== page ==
Book claims food can be as addictive as drugs, cigarettes and alcohol

By on October 4th, 2012

About two-thirds of adults in the United States are overweight, according to the National Health and Nutrition Examination Survey, which has spurred awareness of food addiction around the country. But a new book claims food can be just as addictive as drugs, cigarettes and alcohol.

“Food and Addiction: A Comprehensive Handbook” is the first book to compile academic essays describing the science behind this controversial eating disorder.  

Yale public health and policy researcher Kelly Brownell, the book’s primary editor, brought together experts in nutrition, addiction, psychology, epidemiology and public health to review their individual research and publish their findings. The book posits that certain foods hijack the brain in ways similar to drugs and alcohol, and that the effect is sufficiently strong to contribute to major diseases like obesity, diabetes and heart disease.

Food addiction is already a subject of ongoing research at the University of Florida’s McKnight Brain Institute. Mark Gold, who co-edited the book with Brownell, is an addiction expert and a professor at UF’s College of Medicine. He said specialists are beginning to investigate the problem of food addiction after brain imaging studies and multidisciplinary research supported the fact that food addiction is a serious issue.

Gold said the nation is enveloped in a ‘globesity’ epidemic – a global obesity epidemic – and that public health approaches and preventions are necessary. He added that looking at food, drugs, alcohol and addictive substances the same way makes it easier to treat food addiction tendencies.

“If we develop brain imaging models and laboratory models that show the similarities between food and drugs, then we should be able to make treatments that are used for drug abuse and apply them to food addicts,” Gold said.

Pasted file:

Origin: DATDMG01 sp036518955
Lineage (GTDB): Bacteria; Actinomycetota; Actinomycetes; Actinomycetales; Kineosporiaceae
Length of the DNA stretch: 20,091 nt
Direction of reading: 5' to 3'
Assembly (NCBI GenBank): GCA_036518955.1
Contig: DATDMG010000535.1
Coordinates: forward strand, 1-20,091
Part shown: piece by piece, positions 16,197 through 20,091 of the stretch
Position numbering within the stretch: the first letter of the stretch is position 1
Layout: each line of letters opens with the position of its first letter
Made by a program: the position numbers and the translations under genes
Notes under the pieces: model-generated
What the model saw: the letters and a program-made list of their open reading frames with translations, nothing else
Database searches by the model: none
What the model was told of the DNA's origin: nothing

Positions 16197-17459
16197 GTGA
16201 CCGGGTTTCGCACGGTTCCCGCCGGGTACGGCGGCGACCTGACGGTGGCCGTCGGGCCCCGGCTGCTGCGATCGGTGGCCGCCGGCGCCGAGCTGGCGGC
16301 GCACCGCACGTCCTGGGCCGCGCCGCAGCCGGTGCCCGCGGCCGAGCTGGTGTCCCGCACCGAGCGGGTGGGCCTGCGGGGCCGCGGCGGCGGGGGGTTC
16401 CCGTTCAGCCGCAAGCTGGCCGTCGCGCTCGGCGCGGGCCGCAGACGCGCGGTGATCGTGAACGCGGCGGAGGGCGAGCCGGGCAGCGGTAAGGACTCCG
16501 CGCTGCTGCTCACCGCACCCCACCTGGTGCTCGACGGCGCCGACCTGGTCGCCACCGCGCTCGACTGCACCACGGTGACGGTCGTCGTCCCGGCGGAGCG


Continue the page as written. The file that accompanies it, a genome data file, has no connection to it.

George Pappas edited this story online. 


This entry was posted in Health and Science, National, Technology, University of Florida and tagged , , , , , , , , , , , . Bookmark the permalink.

More Stories in Health and Science

Photo by Sarah Kimbro.

CDC Hopes This Year’s Flu Shots Will Be More Effective

Experts predict that this year’s flu shot will be more effective at combatting the flu strain than in year’s past. They recommend visiting clinics or local drug stores to get vaccinated in early October, before the peak of flu season.

Dorothy Mitchell (far right) listens to Herman Hale, the director of nursing at the Florida Department of Health in Marion County, explain that keeping the 911 dispatcher on the phone while administering CPR can help them best assess the situation before they arrive. The Florida Department of Health partnered with several organizations to train citizens and employees of Florida counties in Hands-Only CPR.

Marion County Offers Free Hands-Only CPR Training

Marion County is one of 67 counties offering free Hands-On CPR training through the Florida Department of Health for World Heart Day. Partnering with the American Heart Association, the goal is to raise awareness of heart disease and shed light on how CPR can double or even triple the survival rate of a victim.

Peanut Corporation Owner Faces Life Sentence For Salmonella Outbreak

Steve Parnell, the owner of the Peanut Corporation of America was sentenced to 28 years in prison due to a salmonella outbreak. The outbreak was due to the company not following food sanitation rules, said Keith Schneider, a professor in UF’s College of Food Science and Human Nutrition.

Flavored Hand Sanitizers Dangers

Hand Sanitizer Leads to Increased Cases of Alcohol Poisoning

Hand sanitizer is supposed to stop people from getting sick from the flu, but small children are becoming sick from drinking the stuff, which smells good and comes in bright colors that appeal to them.

Unitarian Universalist Fellowship

Guide Helps Transgender Community Connect With Health Care Providers

A new comprehensive guide published by TransAction Florida seeks to connect members of the transgender community with qualified doctors and other health care providers and resources.

Thank you for your support

WUFT depends on the support of our community — people like you — to help us continue to provide quality programming to North Central Florida.
Become a Sustainer
I want to support FM 89.1/NPR
I want to support Florida's 5/PBS
Donate a Vehicle
Underwriting Payments